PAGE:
I’m going to start including below a list of interesting articles I’ve been reading. I hope you enjoy them. On with today’s commentary:
One of the big evolutions in investor thinking happens when investors stop thinking about stocks as slips of paper to be traded back and forth, and instead view them as proportional shares in real operating businesses. To that end, a stock’s intrinsic value (what it’s worth) is simply the total of all its future earnings, expressed in today’s dollars.
In an excerpt below from a 1999 article penned for Fortune Magazine, Warren Buffett writes about understanding the return from these future cashflows in terms of the yield on a government bond:
The rates of return that investors need from any kind of investment are directly tied to the risk free rate that they can earn from government securities. So if the government rate rises, the prices of all other investments must adjust downward, to a level that brings their expected rates of return into line. Conversely, if government interest rates fall, the move pushes the prices of all other investments upward.
Using this framework, we find that the higher the return on invested capital of a business, the more valuable the business – a rather common sense idea. For example, assume a “good” business is sustainably earning 20% on invested capital for its shareholders, while a “bad” business is earning only 4% on invested capital. If government bonds yield 4.6%, as they did a decade ago, then the good business is worth about 4x its invested capital (20% / 4.6% = 4x), and the bad business is worth about 0.9x its invested capital (4% / 4.6% = 0.9x). So if it takes $100 to start a business, then the good business should be worth about $400, and the bad business should be worth only $90. That’s right, in 2006, a bad business was worth less than the capital put into it!
If the yield on the government bond changes, the intrinsic values of business changes too. So if the yield falls to 1.6%, where it stands today, then the value of the good business rises to about 12.5x invested capital, while the value of the bad business rises to 2.5x invested capital. In this light, it’s plain to see how a low interest rate policy helps subsidize otherwise uneconomic business interests (or it at least gives them time to figure out how to get profitable!).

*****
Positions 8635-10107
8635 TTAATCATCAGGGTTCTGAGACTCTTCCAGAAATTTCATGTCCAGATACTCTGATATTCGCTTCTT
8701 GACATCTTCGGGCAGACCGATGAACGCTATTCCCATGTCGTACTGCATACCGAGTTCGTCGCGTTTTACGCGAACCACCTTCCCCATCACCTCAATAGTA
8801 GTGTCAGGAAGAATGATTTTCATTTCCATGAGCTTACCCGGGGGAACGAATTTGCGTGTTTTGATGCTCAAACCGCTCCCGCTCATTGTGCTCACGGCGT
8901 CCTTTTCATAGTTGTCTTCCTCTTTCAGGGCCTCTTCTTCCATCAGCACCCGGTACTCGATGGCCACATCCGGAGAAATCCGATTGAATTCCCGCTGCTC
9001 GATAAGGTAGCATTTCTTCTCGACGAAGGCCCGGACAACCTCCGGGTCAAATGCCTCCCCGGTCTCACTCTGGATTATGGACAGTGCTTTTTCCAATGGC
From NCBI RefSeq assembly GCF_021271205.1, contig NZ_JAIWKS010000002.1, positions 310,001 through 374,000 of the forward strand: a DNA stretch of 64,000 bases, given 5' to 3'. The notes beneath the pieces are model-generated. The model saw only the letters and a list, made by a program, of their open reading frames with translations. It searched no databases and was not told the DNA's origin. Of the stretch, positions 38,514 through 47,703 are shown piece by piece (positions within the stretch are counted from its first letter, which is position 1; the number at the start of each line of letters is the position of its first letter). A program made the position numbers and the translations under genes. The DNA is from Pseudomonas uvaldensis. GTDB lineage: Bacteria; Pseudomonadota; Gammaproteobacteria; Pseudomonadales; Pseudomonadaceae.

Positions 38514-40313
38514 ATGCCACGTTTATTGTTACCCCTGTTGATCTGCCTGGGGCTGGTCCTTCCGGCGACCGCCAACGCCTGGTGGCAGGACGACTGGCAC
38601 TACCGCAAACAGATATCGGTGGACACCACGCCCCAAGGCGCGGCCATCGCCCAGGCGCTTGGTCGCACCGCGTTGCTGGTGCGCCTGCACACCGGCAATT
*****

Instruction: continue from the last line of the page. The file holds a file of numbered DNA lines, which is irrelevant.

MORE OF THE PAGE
Some people are concerned that stocks today are trading at higher multiples than they were a decade ago. It is true; the average multiple is higher today. However what this concern fails to take into account is the effect of a lower bond yield on intrinsic values. As detailed above, falling interest rates mean that companies trading at 4x their capital today are very different fundamentally, and not directly comparable, to companies trading at 4x their capital a decade ago. This is one of the dangers in using things like the PE ratio to judge the health of the overall stock market through different times in history.
Higher multiples, on their own, are not necessarily a sign of overvaluation. A more rational approach would be to compare the multiple in context of the return on invested capital and government bond yield. From that perspective, it’s still business as usual.
What I’ve been reading this week:
Managing temperament is just as important as managing your portfolio: http://sethgodin.typepad.com/seths_blog/2016/08/temperament-is-a-skill.html
Maybe the drop in energy spending holds the potential for future inflation? http://www.bloomberg.com/news/articles/2016-09-19/at-500-million-a-pop-it-s-an-oil-gamble-that-has-no-precedent
Is real estate overvalued? http://ritholtz.com/2016/09/reits-are-awesome/
When do private mortgages become a public problem? http://www.theglobeandmail.com/report-on-business/joe-schmo-lenders-double-stake-in-canadas-mortgage-market/article31981959/
Boomers doubling down on illiquid assets… http://business.financialpost.com/personal-finance/mortgages-real-estate/the-new-gamble-double-your-bet-on-the-housing-market-by-keeping-your-old-home-after-moving
Returns accrue to the most rational investors, not the ones with the highest IQs: http://www.nytimes.com/2016/09/18/opinion/sunday/the-difference-between-rationality-and-intelligence.html
Chasing growth doesn’t work. Return on capital is much better. http://latticework.com/the-sustainability-of-growth-vs-return-on-invested-capital/
Inspiration from Elon Musk: https://www.youtube.com/watch?v=tnBQmEqBCY0